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The Nature of Science

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  • "The whole problem with the world is that fools and fanatics are always so certain of themselves, and wiser people so full of doubts."    -Bertrand Russell, 1872-1970


    The philosophy of science is a rich discussion -- or in some cases a vigorous battle -- which carries (or rages) on to this very day. The question of "what is science?", or "what constitutes scientific thought?" has tormented thinkers for over a thousand years. The difficulty of these questions stems from the fact that science is not so vacuum sealed and perfect as so many would like to believe. Science exists in a context and in a culture of people -- people who have biases and who make mistakes. While it's nice to look to certain scientific ideals, such as the scientific method and peer review, in many places, those ideals do little justice to the messiness of the scientific world we live in. In light of these facts, approach science with the same attitude science would have you approach the world with: be curious, doubtful, and yet have an open mind.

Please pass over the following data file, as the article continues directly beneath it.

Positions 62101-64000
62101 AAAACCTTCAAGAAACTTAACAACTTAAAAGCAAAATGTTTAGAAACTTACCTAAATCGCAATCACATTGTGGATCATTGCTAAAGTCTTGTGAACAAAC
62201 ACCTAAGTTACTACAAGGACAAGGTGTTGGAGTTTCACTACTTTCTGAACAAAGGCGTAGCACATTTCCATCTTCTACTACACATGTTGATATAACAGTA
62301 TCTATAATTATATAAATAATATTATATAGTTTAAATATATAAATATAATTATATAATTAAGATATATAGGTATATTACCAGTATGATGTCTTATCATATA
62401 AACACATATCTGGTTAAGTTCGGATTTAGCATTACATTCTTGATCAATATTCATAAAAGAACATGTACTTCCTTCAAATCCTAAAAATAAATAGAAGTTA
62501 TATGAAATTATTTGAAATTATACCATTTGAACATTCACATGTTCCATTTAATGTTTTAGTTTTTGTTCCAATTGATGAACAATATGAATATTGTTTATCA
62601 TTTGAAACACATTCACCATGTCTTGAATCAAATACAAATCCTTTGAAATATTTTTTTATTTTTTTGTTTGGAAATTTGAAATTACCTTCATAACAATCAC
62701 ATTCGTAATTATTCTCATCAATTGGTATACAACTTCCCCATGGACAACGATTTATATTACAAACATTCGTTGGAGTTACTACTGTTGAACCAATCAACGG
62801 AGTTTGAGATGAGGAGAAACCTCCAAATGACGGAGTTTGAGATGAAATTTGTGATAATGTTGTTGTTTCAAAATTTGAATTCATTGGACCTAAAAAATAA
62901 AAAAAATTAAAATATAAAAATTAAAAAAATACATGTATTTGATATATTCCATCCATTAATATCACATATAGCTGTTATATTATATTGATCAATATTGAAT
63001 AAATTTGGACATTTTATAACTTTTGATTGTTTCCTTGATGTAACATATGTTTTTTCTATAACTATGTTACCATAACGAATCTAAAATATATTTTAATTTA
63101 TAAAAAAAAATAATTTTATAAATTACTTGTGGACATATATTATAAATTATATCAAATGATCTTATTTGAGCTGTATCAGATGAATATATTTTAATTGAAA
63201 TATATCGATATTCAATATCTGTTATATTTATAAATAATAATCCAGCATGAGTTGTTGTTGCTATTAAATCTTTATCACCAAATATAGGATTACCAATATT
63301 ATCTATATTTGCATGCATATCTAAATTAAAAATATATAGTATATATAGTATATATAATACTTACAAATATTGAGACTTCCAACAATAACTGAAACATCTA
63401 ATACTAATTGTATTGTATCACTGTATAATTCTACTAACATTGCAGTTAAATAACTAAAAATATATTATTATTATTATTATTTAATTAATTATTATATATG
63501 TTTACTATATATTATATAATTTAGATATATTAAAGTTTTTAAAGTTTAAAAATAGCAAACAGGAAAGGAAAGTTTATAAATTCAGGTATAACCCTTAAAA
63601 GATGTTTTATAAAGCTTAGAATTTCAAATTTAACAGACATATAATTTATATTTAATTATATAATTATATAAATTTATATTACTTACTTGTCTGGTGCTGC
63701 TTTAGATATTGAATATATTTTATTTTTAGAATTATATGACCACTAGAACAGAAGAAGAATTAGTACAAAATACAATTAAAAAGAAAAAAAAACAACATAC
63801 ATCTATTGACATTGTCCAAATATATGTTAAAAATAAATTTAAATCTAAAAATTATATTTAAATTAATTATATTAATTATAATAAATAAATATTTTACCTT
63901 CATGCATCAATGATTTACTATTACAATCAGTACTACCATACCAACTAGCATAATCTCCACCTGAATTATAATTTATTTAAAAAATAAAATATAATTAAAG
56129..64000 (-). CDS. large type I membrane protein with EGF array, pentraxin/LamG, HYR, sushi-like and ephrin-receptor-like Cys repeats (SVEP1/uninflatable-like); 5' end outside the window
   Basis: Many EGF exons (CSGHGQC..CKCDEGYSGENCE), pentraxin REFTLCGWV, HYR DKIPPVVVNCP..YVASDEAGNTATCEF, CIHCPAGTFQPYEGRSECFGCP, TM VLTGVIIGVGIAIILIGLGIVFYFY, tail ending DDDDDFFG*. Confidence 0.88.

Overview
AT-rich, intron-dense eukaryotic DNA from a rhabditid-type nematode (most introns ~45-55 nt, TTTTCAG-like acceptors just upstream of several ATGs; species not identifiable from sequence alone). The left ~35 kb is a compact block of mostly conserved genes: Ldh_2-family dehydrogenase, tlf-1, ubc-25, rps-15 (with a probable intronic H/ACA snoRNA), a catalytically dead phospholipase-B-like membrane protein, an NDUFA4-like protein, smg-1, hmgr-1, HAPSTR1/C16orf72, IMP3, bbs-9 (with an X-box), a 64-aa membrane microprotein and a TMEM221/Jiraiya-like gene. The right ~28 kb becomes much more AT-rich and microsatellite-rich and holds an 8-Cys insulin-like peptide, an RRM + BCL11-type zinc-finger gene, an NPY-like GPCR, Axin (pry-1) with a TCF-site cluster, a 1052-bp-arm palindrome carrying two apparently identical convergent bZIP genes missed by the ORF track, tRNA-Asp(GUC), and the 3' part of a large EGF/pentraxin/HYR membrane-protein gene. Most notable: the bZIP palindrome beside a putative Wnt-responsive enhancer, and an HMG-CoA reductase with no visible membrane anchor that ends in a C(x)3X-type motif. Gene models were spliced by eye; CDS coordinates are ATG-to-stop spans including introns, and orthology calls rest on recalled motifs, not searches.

For a more detailed discussion of this "messiness", a fun starting point is Conduct, Misconduct, and the Structure of Science, by Woodward and Goodstein (12 pages)

    In part, I write this to warn the reader to take caution when assuming something about science. But more importantly, this is an excuse for skirting around a satisfying discussion of science in favor of a more operational approach. Moreover, below is not an explanation of what makes something science, but of what scientific inquiry (however that is defined) has accomplished, and through what mechanisms have those accomplishments been delivered.

    What does science do?

    From as early in our history as we have any credible record, people worldwide have found creative ways of explaining the rains, the seasons, the trees, the birds and the bees. However, most of this has been more to the tune of story-telling, having no root in viability (notice how I did not say "truth"). When science came into the scene, it very much stayed within the tradition of this sort of storytelling, but there is a distinction to be made about the results: scientific results were useful. To be more precise, the way in which scientists tell stories leads to concepts which seem to reflect some aspect of the world just closely enough.

    When a scientist develops such a story it becomes a model. A model is able to take the complexities of our world and simplify some aspect of it. In principle, a model can be as close or far away from "reality" as a creation myth is, so long as its implications are useful for making predictions.